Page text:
Wednesday, April 11, 2012

East Carroll History

Interesting East Carroll History:
East Carroll Delta News, Aug. 5, 1965
“According to some evidence, when DeSoto discovered and crossed the Miss. River in 1541 he was somewhere near what is now East Carroll Parish. LaSalle in 1682, when he successfully explored the Miss. River to its mouth, very likely spent the night on the banks of what is now Lake Providence. East Carroll remained a part of New France until 1763, when most of the western Mississippi Valley passed to Spain. The Spanish government sought to bring settles to northeast Louisiana. Settlements, however, clung to the hill areas. The Delta low-lands flooded every year and swampy, were regarded as too unhealthy and otherwise unsuitable for colonization.
East Carroll Parish returned briefly to French rule on March 26, 1803, when public announcement was made of the recession of Louisiana to France from Spain. This was soon followed on April 30, 1803, by the United States’ acquisition of the vast area from France for $15 million by virtue of the Louisiana Purchase.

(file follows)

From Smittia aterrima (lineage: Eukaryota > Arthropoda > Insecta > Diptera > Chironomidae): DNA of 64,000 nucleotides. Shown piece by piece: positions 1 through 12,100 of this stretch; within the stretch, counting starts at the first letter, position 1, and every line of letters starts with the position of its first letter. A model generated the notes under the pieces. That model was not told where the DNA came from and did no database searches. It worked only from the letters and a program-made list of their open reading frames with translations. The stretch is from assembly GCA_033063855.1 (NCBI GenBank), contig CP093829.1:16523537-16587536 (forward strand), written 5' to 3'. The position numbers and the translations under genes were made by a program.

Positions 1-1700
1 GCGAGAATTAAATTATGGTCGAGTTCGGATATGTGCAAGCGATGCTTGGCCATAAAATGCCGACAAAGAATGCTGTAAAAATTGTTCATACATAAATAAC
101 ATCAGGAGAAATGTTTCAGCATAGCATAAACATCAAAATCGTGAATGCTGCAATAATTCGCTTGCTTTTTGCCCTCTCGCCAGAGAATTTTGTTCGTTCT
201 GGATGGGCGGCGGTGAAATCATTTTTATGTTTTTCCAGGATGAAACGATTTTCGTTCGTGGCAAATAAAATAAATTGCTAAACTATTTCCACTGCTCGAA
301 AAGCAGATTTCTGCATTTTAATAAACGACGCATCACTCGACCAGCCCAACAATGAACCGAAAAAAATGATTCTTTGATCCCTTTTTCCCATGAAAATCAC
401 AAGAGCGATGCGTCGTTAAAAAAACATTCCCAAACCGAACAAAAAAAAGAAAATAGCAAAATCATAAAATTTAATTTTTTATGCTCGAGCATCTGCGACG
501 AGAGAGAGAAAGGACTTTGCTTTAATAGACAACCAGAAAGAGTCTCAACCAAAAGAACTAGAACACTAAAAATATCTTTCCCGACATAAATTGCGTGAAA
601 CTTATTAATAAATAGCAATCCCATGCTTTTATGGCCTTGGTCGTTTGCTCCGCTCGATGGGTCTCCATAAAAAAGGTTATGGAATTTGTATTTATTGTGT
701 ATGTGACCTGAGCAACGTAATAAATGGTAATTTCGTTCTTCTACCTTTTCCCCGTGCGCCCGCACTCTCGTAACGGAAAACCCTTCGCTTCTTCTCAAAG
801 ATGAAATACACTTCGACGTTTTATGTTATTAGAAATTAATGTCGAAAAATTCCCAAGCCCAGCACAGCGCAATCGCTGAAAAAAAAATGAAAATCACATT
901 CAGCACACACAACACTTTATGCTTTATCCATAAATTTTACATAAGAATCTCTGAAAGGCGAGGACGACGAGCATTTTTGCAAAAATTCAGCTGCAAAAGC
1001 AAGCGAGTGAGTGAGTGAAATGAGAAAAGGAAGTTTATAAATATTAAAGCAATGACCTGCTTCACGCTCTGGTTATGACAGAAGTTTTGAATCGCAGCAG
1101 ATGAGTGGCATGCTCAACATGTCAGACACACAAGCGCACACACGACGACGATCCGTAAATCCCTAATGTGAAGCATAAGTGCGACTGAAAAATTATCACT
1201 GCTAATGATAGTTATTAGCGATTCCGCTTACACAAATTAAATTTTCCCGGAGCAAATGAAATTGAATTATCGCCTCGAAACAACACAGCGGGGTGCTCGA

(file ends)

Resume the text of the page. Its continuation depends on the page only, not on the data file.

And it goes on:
After the war of 1812, development of the Delta region continued in earnest. Providence, as a name of a community, first appears in press accounts about 1835. War, reconstruction and yellow fever slowed progress but by the return of the century expansion resumed.
During reconstruction and lasting until about 1928 lands in the present sixth and seventh wards, about one-fourth of the parish land area, reverted to a forest primeval similar to a hundred years earlier. By 1930 reclamation of this productive area resumed when over 150 families moved in and established their homes. Now one can not tell the difference in this reclaimed area and the land along the Mississippi River cultivated since 1830."

Historical Land Item

East Carroll Delta News, July 22, 1965
"Looking at the large aerial photograph-map of Lake Hall Plantation owned by George T. Hider, a distinct triangular section of land appears annexed from adjoing Oakland (Plantation).
Mr. Hider supplies an interesting bit of relevant information as was told to him by the late Judge F. X. Ransdall.
During the days of the "floating palaces" on the mighty Mississippi, the owners of Lake Hall and Oakland were engaged in a card game aboard one of the famed river boats, going downstream to New Orleans.
Upon losing his cash and stocks in the game of chance, the owner of Oakland gambled a portion of his plantation, the plat of which he drew on a piece of papper.... and lost.
Thus the triangular section of Oakland was ceded to Lake Hall. It contains approximately 13 chains."